• Does not apply if the work is unpredictable, subject to change, or considered a vacation period for permanent employees.
  • Peak Load Need

    • Employer regularly employs permanent workers to perform the work but needs temporary supplemental staff due to a seasonal or short-term demand and the temporary supplemental staff will not become part of the employer’s regular operation.
  • Intermittent Need

    • The employer has not employed permanent or full-time workers to perform the work and the employer occasionally or intermittently needs temporary workers to perform work for short periods.

Worker Qualifications

In order to be eligible for the H2B visa, a worker must be from one of several countries approved by the Department of Homeland Security:

  • Andorra
  • Argentina
  • Australia
  • Austria
  • Barbados
  • Belgium
  • Brazil
  • Brunei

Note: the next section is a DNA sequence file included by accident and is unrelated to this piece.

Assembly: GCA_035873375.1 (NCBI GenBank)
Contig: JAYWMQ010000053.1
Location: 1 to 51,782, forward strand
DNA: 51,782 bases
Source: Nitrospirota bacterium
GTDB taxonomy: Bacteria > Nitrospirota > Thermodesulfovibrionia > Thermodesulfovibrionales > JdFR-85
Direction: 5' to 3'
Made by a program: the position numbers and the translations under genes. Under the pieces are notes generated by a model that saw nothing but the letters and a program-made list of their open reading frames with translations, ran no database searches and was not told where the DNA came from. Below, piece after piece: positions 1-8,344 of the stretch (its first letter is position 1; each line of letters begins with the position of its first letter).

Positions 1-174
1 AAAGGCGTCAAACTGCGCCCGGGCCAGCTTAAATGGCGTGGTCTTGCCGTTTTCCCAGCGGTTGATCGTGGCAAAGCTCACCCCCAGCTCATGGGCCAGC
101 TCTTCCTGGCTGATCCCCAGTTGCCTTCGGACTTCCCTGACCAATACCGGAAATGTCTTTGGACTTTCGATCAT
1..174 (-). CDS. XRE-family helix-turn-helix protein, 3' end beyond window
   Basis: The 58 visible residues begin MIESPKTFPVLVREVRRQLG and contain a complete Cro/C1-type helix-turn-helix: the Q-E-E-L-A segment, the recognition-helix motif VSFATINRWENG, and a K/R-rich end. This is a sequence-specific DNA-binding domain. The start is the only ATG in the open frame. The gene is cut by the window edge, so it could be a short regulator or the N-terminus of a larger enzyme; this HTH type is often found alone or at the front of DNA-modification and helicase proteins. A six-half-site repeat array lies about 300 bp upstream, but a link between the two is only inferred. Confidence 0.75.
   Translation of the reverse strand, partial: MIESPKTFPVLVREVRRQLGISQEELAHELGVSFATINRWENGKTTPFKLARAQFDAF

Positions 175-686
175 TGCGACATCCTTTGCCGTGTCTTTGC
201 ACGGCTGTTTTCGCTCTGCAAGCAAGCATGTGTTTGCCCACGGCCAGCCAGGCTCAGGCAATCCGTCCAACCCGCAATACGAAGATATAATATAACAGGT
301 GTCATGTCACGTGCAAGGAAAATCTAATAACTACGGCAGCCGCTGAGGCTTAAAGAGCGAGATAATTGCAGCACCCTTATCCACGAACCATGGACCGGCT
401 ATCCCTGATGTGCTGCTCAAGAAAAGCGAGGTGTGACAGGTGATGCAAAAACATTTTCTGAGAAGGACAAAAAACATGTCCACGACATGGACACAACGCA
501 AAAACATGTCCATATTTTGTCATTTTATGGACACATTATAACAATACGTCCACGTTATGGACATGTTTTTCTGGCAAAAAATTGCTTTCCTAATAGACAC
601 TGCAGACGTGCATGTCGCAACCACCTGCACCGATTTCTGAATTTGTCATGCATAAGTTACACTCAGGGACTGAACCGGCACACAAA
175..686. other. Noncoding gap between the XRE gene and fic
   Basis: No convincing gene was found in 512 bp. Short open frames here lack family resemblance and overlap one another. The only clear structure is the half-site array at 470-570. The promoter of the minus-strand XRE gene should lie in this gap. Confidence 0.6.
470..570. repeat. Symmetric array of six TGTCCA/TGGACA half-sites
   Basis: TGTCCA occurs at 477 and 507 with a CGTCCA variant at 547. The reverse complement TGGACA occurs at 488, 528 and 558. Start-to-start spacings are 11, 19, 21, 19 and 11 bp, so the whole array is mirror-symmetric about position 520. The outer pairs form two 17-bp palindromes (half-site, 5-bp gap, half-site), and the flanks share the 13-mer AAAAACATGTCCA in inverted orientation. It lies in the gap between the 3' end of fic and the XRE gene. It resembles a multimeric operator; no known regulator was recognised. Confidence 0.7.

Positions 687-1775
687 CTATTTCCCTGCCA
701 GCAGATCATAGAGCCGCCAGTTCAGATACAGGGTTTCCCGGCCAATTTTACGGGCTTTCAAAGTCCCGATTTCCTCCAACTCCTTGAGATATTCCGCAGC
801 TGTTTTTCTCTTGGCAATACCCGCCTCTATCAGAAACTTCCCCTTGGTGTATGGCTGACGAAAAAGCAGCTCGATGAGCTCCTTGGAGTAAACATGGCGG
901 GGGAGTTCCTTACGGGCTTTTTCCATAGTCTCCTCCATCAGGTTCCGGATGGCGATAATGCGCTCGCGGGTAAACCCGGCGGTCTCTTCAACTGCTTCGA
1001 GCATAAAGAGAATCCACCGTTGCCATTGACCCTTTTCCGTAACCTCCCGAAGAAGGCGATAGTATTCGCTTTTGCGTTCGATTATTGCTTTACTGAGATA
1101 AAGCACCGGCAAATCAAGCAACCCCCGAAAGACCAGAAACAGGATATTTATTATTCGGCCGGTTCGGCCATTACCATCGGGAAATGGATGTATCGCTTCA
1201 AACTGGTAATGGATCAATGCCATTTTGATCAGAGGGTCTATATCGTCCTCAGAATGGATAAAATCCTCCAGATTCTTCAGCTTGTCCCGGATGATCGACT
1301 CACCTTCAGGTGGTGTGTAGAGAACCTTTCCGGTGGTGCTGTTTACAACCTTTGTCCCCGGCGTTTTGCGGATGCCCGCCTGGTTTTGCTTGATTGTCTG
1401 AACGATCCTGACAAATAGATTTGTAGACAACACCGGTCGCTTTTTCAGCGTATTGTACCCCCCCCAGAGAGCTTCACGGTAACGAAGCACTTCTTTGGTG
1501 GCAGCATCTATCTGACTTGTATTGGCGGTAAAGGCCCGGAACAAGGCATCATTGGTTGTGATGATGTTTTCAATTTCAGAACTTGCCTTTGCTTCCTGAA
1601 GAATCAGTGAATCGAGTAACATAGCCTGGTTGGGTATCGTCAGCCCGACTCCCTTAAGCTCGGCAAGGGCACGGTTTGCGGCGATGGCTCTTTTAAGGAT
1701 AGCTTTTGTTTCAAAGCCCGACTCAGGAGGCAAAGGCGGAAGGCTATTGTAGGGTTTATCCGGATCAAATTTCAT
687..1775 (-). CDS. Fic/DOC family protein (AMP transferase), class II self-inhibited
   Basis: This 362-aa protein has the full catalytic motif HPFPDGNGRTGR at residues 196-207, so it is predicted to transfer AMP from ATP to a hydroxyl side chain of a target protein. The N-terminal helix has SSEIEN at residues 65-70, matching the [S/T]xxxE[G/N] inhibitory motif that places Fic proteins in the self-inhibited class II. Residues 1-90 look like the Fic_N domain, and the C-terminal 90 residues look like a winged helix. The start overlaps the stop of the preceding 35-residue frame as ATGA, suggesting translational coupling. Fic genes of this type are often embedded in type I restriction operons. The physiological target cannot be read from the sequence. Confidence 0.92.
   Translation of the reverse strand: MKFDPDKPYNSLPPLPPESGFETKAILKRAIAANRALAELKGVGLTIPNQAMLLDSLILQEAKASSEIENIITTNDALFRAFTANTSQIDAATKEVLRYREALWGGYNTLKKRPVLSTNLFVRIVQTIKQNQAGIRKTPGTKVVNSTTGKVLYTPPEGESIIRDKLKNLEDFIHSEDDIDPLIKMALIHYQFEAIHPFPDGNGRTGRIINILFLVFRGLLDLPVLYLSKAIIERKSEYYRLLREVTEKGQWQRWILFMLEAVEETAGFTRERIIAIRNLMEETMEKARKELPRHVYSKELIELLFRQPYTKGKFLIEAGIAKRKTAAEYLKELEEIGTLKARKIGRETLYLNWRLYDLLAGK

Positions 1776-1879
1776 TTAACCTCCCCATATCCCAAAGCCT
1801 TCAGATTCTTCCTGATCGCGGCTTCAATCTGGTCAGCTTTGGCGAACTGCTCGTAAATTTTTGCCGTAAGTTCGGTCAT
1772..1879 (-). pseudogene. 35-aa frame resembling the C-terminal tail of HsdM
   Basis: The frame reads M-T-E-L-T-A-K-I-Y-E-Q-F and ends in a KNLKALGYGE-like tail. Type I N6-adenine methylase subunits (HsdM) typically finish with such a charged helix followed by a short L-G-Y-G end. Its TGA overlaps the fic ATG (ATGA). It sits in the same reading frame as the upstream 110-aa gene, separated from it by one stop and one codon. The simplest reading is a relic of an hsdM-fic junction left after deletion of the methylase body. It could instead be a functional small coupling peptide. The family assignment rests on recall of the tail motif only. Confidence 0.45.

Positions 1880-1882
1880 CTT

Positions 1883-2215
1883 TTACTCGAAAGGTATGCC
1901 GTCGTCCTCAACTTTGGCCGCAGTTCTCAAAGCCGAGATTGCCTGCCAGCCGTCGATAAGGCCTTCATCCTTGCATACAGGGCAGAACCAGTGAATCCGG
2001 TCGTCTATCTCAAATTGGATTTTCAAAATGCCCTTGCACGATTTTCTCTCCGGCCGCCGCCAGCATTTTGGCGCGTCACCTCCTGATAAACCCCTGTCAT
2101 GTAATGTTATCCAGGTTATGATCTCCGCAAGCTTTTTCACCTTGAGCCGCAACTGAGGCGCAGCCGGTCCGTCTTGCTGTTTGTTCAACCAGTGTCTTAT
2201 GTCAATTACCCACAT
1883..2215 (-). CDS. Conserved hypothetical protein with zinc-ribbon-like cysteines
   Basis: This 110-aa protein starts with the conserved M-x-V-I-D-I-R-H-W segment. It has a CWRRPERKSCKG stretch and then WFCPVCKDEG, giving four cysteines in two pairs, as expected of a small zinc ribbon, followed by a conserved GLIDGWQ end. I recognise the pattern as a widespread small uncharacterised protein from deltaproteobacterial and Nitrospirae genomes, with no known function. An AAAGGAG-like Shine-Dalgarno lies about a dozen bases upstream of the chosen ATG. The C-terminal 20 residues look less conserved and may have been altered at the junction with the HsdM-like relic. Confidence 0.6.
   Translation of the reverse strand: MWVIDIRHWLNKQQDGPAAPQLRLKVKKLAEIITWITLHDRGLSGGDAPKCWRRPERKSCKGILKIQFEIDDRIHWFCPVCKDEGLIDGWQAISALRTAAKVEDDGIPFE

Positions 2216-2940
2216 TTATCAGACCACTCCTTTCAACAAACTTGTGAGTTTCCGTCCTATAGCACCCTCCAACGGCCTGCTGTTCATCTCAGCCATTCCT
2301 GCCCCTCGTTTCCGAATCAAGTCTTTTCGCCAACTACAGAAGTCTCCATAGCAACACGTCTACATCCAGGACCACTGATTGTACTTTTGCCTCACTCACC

• Bulgaria
  • Canada
  • Chile
  • Colombia
  • Costa Rica
  • Croatia
  • Czech Republic
  • Denmark
  • Dominican Republic
  • Ecuador
  • El Salvador
  • Estonia
  • Fiji
  • Finland
  • France
  • Germany
  • Greece
  • Grenada
  • Guatemala
  • Honduras
  • Hungary
  • Iceland
  • Israel
  • Italy
  • Jamaica
  • Japan
  • Kiribati
  • Latvia
  • Liechtenstein
  • Lithuania
  • Luxembourg
  • North Macedonia
  • Madagascar
  • Malta
  • Moldova
  • Mexico
  • Monaco
  • Montenegro
  • Mozambique
  • Nauru
  • The Netherlands
  • Nicaragua
  • New Zealand
  • Norway
  • Panama
  • Papua New Guinea
  • Paraguay
  • Peru
  • Poland
  • Portugal
  • Romania
  • San Marino
  • Serbia
  • Singapore
  • Slovakia
  • Slovenia
  • Solomon Islands
  • South Africa
  • South Korea
  • Spain
  • St. Vincent and the Grenadines
  • Sweden
  • Switzerland
  • Taiwan
  • Thailand
  • Timor-Leste
  • Turkey
  • Tuvalu
  • Ukraine
  • United Kingdom
  • Uruguay
  • Vanuatu

What is the Process to Obtain a H2B Visa?